Two prominent contemporary American organ composers will be presented during this week's morning services. Gerre Hancock was known as a master improviser of all the classic forms including fugues, trios, and even entire organ symphonies. This ingenuity is very present in his choral and organ output as well. The atmospheric and tonally adventurous setting of the well known hymn Beautiful Savior opens the services. Ned Rorem left an indelible mark on contemporary organ repertoire as well as the vocal, choral, and operatic genres and in literature as a diarist. At 95 years of age, Mr. Rorem has retired from composing but enjoys his works performed regularly throughout the world. Fanfare from OrganBook III and "...No darkness at all..." from A Quaker Reader will be offered.
The Chancel Choir will present a setting of the familiar Isaiah 9:2-6 text prophesying the advent of the Light to the world in Arise and Shine! by John Paradowski.
Come later to the 6:00 p.m. service for a Celtic evening of jigs, reels, and beautifully haunting tones from the British Isles. Violinist Abigail Steidley and guitarist Scott Steidley joins Bobby and Blair for this exciting worship experience.
In the morning, we will hear two selections from Max Reger’s Opus 59, a collection of twelve pieces for organ published in 1901. Pastorale is a trio from the first half of the collection, which comprises settings of traditional compositional forms such as a toccata, fugue, and intermezzo. The pastorale form itself is typically in a three meter over a drone-like bass and has often been associated with nature, specifically the Christmas story of the shepherds. Famous examples include the Pastoral Symphony from Handel’s Messiah and the third movement of Vivaldi’s Spring concerto (The Four Seasons). The second half of Opus 59 contains mostly liturgical pieces of which the final work will be offered, Te Deum. Based on the Gregorian Chant melody ascribed to the ancient Christian hymn of praise, Te Deum Laudamus (Thee, O God, we praise), the piece slowly crescendos to a grand Regerian finale.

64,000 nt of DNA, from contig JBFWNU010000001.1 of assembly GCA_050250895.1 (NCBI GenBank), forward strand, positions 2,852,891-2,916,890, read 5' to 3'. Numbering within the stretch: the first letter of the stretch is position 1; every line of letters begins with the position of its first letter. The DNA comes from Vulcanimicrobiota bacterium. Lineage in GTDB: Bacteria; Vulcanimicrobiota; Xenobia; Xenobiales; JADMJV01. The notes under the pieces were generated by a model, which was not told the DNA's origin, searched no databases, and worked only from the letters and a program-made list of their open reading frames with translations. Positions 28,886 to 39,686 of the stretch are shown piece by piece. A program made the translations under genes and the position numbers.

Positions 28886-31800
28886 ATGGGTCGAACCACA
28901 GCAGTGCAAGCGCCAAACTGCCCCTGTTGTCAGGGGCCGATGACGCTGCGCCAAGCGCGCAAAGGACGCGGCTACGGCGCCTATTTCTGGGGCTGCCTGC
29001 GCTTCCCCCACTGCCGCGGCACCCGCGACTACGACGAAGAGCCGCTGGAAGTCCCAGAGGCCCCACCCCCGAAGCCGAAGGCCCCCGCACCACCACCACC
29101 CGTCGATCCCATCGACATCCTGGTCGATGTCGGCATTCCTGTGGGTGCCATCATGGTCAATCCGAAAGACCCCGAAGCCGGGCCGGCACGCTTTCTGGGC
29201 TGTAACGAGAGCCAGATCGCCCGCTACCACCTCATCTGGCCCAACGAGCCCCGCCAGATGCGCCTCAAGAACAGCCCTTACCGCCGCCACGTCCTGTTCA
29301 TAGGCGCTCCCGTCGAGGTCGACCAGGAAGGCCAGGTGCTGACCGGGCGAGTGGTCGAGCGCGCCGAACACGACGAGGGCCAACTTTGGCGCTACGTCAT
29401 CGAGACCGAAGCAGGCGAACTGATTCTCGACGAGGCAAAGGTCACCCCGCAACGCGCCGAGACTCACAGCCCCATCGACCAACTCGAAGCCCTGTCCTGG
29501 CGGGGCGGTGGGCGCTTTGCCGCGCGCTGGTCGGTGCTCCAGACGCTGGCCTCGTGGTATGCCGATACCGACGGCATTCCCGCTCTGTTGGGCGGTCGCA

Soprano Jennifer Stimson will offer a setting of Psalm 23, our scripture reading this Sunday, by composer David Childs.
At 6:00 p.m., Bobby, vocalist Blair Carpenter, and other familiar friends of Plymouth will present a Celtic-inspired selection of songs and musical offerings.
This Sunday morning will be steeped in the musical imagination of famed Baroque composer George Frideric Händel (1685-1759). At the 9:00 service, violinist Harmony Tucker and myself will play Händel’s Sonata No. 1 in A Major as the prelude. Come early and hear this amazing work! Excerpts from Sonata No. 3 in F Major will also be offered.
At 10:00, join Dr. John Pippen in the Forum Room for his presentation on Part III of Händel’s Messiah. Dr. Pippen, Assistant Professor of Music History and Musicology at Colorado State University, will discuss the history of the work, the genre of the oratorio in general and its creators, and aspects of this Easter portion of Handel’s oratorio including form and text setting.
At 11:00, we will all have the privilege of experiencing the third part of Händel’s masterwork Messiah (1741). Accompanied by an eleven member chamber orchestra and featuring soloists from around the Fort Collins area, the Chancel Choir and friends will present all nine sections of part three in their entirety.*
Please join us for this Easter season service of scripture and music from Händel’s beloved oratorio, Messiah.
At 6:00, Bobby will be joined by harpist Alaina Borgers and friends for a Celtic-inspired service with other musical excursions very possible.
Director of Music
*Recordings of the musical offerings from April 29